Brussels, Belgium – Global investments in solar photovoltaic (PV) technology could double from €35-40 billion today to over €70 billion in 2015, according to a study published this week by the European Photovoltaic Industry Association (EPIA) and Greenpeace International. The estimated investments in the European Union alone would rise from today’s €25-30 billion to over €35 billion in 2015.
This report on the global market outlook for solar photovoltaic, named “Solar Generation 6," foresees that PV could account for 12% of European power demand by 2020 and up to 9% of the global power demand by 2030.
"Our goal is to make solar photovoltaic technology a mainstream power source through policy support at an optimal cost for consumers," said Sven Teske, senior energy expert at Greenpeace International. "Solar photovoltaic is a key technology for combating climate change; our research shows that it creates 35 to 50 jobs per ton of CO2 savings and will increase the security of energy supplies by reducing dependency on energy imports to Europe."
"Solar photovoltaic technology has, for many years now, shown increased power efficiencies and cost reductions," said Ingmar Wilhelm, president of EPIA. "Today’s cost predictions, driven by economies of scale in light of global photovoltaic capacity, totaling 40,000 MW in 2010, show that the technology is on the brink of an economic breakthrough."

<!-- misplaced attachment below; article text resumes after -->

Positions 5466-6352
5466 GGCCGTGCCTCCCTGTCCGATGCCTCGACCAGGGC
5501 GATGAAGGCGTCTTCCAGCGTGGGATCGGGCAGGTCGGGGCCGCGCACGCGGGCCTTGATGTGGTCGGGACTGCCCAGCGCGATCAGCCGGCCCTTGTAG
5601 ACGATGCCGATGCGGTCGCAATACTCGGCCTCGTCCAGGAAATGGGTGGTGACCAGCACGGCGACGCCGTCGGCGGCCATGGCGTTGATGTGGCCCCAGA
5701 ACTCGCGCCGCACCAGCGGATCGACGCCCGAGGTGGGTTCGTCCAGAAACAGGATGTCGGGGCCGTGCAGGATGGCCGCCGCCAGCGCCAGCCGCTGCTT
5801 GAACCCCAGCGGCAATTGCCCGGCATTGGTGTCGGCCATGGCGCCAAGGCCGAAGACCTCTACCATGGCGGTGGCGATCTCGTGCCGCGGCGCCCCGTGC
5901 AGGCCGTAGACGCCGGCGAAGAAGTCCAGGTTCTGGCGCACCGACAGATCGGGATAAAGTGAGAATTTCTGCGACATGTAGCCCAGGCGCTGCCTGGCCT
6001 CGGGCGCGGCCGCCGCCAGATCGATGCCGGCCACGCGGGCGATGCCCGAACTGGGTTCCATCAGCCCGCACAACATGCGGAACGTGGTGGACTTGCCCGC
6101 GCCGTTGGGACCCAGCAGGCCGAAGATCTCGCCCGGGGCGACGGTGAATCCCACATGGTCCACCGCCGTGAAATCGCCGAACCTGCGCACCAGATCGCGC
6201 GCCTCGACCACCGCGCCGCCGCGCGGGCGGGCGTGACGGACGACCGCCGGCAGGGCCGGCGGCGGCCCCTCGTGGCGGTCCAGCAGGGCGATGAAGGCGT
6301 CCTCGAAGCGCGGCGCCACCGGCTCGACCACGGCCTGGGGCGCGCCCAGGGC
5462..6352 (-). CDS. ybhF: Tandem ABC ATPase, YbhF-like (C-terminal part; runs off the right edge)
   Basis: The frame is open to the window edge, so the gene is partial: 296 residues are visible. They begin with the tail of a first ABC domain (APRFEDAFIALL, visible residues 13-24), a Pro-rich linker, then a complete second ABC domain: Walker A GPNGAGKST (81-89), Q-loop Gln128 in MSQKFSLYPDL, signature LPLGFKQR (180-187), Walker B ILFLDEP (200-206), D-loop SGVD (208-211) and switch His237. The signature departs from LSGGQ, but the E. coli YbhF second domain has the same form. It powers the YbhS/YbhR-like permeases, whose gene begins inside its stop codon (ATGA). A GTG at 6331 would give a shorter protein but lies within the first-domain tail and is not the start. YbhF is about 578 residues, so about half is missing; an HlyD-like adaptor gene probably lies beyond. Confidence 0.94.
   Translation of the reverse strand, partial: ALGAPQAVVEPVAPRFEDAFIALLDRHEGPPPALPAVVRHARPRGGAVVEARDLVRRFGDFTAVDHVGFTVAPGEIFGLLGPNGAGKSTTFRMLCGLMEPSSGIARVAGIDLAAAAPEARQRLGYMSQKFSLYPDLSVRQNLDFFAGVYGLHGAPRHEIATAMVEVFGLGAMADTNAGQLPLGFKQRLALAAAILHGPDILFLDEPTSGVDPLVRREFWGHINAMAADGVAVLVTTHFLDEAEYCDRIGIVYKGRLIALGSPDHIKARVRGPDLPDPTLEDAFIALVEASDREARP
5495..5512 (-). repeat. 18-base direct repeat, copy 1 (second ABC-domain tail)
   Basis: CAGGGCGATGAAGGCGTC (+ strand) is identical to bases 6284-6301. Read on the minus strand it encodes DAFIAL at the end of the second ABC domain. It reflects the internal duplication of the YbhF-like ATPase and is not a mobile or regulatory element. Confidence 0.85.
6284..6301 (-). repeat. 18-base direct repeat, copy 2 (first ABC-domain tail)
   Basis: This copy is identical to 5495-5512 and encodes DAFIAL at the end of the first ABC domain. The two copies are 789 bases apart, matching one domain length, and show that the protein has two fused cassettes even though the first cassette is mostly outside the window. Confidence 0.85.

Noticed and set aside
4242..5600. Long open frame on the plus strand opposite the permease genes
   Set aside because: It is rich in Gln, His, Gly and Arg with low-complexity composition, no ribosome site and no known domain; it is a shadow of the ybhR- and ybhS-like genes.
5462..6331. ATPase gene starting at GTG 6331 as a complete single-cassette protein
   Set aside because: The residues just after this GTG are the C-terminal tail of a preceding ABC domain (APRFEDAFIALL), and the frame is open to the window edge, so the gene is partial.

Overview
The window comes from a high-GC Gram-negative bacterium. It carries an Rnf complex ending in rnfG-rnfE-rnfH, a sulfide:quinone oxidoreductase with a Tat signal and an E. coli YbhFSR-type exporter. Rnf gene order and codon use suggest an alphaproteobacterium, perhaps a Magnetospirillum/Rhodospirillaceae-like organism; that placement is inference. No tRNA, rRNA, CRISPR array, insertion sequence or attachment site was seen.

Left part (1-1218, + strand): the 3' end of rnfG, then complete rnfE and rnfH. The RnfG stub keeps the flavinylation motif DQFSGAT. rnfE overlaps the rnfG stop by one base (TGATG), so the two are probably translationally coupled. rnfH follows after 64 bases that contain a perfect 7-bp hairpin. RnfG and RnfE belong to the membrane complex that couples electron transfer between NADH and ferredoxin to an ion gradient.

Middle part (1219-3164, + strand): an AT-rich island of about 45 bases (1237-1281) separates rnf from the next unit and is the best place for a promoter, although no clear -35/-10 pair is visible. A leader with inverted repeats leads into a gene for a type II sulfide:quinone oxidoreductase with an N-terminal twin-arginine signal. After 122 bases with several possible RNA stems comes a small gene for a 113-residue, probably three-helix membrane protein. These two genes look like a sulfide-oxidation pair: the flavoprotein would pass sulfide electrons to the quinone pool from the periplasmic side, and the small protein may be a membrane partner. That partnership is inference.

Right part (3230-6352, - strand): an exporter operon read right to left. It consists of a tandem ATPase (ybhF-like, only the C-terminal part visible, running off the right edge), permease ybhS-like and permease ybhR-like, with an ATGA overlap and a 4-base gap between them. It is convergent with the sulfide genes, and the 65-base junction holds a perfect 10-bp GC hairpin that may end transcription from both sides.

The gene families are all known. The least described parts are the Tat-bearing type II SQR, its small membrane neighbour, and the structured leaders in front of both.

Since 2005, PV prices have dropped some 40%, and by 2015 the cost of PV systems is expected to drop by an additional 40% compared to current levels. As a result, PV systems will be able to compete with electricity prices for households in many countries of the European Union within the next five years.
"We aim to make this important phase of cost competitiveness visible, and the EPIA will provide a realistic roadmap for every country with clear concepts on market mechanisms, allowing equal treatment of all electricity sources," added Wilhelm.
The report estimates that current global solar PV capacity could grow from more than 36 GW at the end of 2010 to close to 180 GW by 2015. European PV capacity is expected to increase from more than 28 GW in 2010 to nearly 100 GW by 2015, and has potential to reach up to 350 GW on a global basis by 2020. This would save as much as 1.4 billion tons in CO2 emissions globally and 220 million tons CO2 within the EU every year.
In addition to its environmental benefits, solar energy is a sustainable way to address concerns about energy security and volatile fossil fuel prices and is also a substantial factor in economic development, says the report. The European PV industry, which already employs over 300,000 people, could provide jobs to over 600,000 by 2015 and has potential to further increase this number to 1.6 million in 2020 if general policy support remains effective.
The "Solar Generation 6" report also highlights the enormous PV potential for Europe in the light of the Union’s established 20% renewable energy and the 20% energy efficiency target. Based on this potential for photovoltaic growth, the EU could easily increase its emission reduction target from the current 20% by 2020 to a more aggressive 30% level.
For further information, contact Sven Teske, Greenpeace International, at +49 171 878 7552.